All this activity should be designed with one primary intent: to prevent loss events — loss of the institution’s good reputation, loss of financial assets, loss of customers, loss of trust, and, at an extreme, loss of the license to do business. Risk-centric programs are intentionally “relationship neutral” in their design.
Repeatable, step-by-step processes to determine the level of criticality, identify risks presented by the third party, conduct due diligence, and manage and monitor relationships shouldn’t be left to individuals to figure out or change according to individual expertise or bias. Processes exist to deal with exceptions. In addition, risk-centric programs enable appropriate stakeholder engagement.
It’s not helpful to expect users in business segments to decipher technical risk language and concepts. Good programs are easy to engage with and generate consistent outcomes. A good test of whether a program is risk-centric is to examine potential or actual loss events that have been detected by the program. One easy test is to compare the outcomes of the risk assessment process and segmentation with regulatory findings for systemically important third parties.
If you provide your regulator with a list of your critical fintech (financial technology) relationships, your regulator will provide a copy of its findings for these third parties. Check to see if your program detected these deficiencies and how they were addressed internally. Set up a process to gather this information from regulators on a periodic basis. Another test is to ensure third-party issues and incident-management programs are robust and tightly coupled with the third-party risk management program. Incidents and issues should be cross-referenced with the risk profile for the corresponding third-party relationship. Any program deficiencies should be evident. The same is true for service-level agreements and compliance with contractual agreements.
Meeting the risk-adjusted test is an incredibly useful element of any effective third-party risk management program. Risk-adjusting the program means ensuring that the work effort and controls are commensurate with the criticality and risk of the relationship. Logically, no program should or typically does require the same amount of rigor and oversight for a mission-critical relationship as for a low-risk one.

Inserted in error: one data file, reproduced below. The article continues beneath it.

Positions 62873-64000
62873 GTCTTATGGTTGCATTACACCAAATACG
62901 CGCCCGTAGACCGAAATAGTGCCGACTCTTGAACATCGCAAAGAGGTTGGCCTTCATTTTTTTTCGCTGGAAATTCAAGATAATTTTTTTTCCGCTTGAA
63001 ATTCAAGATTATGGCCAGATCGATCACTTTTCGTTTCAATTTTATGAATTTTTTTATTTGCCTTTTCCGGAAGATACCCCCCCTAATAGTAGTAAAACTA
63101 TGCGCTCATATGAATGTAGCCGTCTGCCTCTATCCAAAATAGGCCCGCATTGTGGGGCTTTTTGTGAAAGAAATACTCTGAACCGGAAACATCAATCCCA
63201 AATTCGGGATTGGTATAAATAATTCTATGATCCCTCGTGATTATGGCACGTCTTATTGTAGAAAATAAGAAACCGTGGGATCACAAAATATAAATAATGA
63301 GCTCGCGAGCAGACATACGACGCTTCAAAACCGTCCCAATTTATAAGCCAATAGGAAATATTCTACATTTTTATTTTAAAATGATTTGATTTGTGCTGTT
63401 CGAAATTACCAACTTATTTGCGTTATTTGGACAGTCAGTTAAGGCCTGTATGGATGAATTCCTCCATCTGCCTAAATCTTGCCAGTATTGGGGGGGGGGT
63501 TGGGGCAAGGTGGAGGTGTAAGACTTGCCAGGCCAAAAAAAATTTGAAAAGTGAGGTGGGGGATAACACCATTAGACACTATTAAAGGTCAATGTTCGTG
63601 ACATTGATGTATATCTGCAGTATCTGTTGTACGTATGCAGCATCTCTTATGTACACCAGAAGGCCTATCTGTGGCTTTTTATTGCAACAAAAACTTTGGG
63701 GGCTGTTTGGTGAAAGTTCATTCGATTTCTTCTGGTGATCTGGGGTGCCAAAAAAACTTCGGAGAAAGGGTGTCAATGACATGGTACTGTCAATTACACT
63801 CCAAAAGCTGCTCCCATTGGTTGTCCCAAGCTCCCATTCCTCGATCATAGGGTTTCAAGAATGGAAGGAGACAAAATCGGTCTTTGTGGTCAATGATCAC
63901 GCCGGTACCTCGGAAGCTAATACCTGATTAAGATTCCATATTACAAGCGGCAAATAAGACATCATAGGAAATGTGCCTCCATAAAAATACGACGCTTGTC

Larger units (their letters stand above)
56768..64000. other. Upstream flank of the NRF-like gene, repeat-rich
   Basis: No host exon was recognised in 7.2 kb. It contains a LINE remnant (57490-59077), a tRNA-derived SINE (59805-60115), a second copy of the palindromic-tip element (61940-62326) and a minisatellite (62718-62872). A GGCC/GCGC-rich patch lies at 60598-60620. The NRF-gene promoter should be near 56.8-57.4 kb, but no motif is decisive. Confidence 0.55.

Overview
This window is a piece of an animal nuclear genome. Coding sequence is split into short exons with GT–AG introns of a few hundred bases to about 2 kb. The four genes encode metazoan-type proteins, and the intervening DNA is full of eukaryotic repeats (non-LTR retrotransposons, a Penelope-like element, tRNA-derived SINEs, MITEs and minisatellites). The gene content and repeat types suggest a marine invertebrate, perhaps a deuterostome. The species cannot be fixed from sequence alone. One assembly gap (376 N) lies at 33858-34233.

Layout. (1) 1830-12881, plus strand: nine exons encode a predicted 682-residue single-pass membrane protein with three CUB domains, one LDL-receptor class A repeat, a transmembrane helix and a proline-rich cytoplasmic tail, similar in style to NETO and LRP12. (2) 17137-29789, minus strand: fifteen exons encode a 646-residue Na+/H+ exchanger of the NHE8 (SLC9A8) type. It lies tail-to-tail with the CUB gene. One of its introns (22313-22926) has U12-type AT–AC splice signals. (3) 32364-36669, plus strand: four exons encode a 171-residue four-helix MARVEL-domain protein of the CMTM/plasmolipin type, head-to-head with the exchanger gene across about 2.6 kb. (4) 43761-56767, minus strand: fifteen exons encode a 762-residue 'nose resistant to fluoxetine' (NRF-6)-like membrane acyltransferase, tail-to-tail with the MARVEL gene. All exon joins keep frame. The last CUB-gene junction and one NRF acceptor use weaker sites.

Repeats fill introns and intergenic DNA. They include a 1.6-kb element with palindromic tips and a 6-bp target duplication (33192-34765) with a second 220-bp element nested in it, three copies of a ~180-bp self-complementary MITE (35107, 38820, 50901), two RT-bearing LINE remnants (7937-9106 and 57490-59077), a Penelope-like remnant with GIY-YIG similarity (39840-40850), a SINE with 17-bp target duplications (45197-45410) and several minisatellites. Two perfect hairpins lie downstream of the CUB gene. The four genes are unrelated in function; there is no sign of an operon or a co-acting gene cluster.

The process of risk-adjusting the program often takes one of two paths. The first is to build out the program and processes, then implement a “one size fits all” for the vendor population. As relationships are on-boarded, the need to risk-adjust specific program elements quickly becomes evident — leading to development of risk-adjusted contract terms, due diligence, controls, and monitoring requirements. An example is to implement different contractual terms for business continuity management and testing according to the criticality of the relationship.
A second path for many institutions is to build the program and processes, then onboard tier 1 and tier 2 relationships. This allows internal experts, using live relationships, to consider how contract terms, controls, and monitoring requirements should differ according to criticality and risk. These requirements can easily be scaled down as lower risk-tiered relationships are on-boarded.
Regardless of which path is chosen, risk-adjusting the program is important. Wasting scarce resources, internally and within third parties, is just that — a waste. Business users actively or passively vote with their feet and may withdraw their support from proactively managing third-party risk. Increasingly, third parties opt out of unreasonably onerous requirements by withdrawing from the relationship or declining to bid on new business. Meeting the risk-adjusted test is just good business.
The practice of third-party risk management isn’t new, but neither is it mature. At most institutions, there is still plenty of room for improvement. It’s been three years since financial services regulators issued “new” guidance on third-party risk management. It’s time to take a closer look. As you assess your own institution’s efforts, ask pointed questions that will help determine whether your third-party risk management program is right-sized and adding business value.